A lot of guitarists are like horses when it comes to seeing the fretboard. They tend to play vertically in boxes within the space of 5 or so frets while the other 17 frets gather dust, so much so that your average pawn shop guitar will usually come complete with a worn-away fretboard between the 5th and 8th frets, and the 12th and 17th frets. So what can you do to remove the blinkers and venture up the dusty end of the fretboard with confidence?
Instead of the horse view of the fretboard, what you really want is the Union Jack view as show below.
The Keys to the Lamborghini
If you watch players like Eddie Van Halen, Joe Satriani, Steve Vai and especially Mike Stern you’ll notice that their playing is far more horizontal than vertical, freeing them from the horse box. Mike Stern even demonstrates the technique in this video, check it out:
Let’s take a more in-depth look at what Mike demonstrates in the video.
If you’ve learned (or are in the process of learning) your scale shapes by using the CAGED or 3NPS systems, then you may be feeling a little trapped in those box shapes. The problem with these shapes is that there’s an over-emphasis on vertical movement. When soloing on guitar we ideally want to able to move not only vertically, but horizontally and diagonally in order to freely roam around the fretboard.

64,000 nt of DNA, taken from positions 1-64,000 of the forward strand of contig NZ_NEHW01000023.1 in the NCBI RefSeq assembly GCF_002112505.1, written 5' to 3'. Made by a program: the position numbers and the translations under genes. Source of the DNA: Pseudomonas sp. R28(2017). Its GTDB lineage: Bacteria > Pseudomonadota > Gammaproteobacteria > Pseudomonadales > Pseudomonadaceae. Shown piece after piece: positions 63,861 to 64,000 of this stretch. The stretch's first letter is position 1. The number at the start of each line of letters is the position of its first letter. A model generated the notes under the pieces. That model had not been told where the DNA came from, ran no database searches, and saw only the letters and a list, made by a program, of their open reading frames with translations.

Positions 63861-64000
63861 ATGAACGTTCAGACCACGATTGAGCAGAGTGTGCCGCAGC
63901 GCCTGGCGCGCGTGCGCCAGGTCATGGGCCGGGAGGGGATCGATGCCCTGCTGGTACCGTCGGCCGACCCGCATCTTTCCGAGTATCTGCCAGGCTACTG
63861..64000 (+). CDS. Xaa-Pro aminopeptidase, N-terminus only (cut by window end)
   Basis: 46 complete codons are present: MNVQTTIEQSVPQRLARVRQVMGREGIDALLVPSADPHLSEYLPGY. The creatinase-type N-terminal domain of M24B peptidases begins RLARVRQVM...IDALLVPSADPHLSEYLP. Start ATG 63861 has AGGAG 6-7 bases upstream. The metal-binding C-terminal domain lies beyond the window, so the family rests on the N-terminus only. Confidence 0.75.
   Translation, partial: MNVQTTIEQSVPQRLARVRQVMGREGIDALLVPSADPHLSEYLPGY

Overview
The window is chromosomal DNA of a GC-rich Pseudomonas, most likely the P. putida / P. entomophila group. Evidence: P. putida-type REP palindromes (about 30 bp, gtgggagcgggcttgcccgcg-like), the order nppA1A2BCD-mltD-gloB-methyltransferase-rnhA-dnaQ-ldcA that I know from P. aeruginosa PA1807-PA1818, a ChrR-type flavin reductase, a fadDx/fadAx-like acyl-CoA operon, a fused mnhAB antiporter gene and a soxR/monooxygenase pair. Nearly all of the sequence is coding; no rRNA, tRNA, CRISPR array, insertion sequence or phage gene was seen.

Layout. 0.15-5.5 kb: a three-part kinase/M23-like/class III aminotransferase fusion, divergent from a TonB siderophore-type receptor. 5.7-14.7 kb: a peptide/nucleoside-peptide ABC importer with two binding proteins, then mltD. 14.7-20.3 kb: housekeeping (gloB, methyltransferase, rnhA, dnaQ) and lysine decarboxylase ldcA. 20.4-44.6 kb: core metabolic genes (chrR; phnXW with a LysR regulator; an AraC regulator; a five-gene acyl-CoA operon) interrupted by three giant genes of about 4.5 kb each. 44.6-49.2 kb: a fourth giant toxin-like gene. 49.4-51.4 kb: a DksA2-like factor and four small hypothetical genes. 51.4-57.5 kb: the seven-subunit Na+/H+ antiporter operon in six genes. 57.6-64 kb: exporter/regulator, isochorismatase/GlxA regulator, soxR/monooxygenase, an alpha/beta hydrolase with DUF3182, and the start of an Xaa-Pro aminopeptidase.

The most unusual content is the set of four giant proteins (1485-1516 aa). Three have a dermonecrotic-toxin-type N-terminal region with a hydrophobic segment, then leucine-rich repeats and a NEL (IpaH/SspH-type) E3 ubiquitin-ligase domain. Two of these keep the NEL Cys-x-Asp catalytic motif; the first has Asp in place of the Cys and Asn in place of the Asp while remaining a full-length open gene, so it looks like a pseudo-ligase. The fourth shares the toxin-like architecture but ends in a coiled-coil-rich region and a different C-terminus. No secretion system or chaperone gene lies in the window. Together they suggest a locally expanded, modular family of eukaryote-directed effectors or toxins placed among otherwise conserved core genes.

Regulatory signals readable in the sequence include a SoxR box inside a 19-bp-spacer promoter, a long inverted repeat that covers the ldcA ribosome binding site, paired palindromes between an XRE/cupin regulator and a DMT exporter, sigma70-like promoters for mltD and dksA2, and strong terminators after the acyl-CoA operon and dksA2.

As Mike mentions in the video, Mick Goodrick talks about this in his book, ‘The Advancing Guitarist’. It deals with the concept of playing up and down one string i.e. playing horizontally. Although you probably wouldn’t play an entire solo on one string, the mental benefits of this exercise are extremely powerful as what you’re really doing is joining up the patterns by creating mental pathways between them.
Try improvising on the B string in the key of C Major. Use the diagram to help you.
Now try the same on the E string.
Here’s the D string pattern just for good measure.
- Play up and down one string
- Play up and down two adjacent strings
- Play up and down two strings that are one string apart
- Repeat the exercise in a variety of other keys.
Use hammer-ons, pull-offs, slides and bends.
Try incorporating this exercise into your practice routine and you should see some interesting results in matter of days.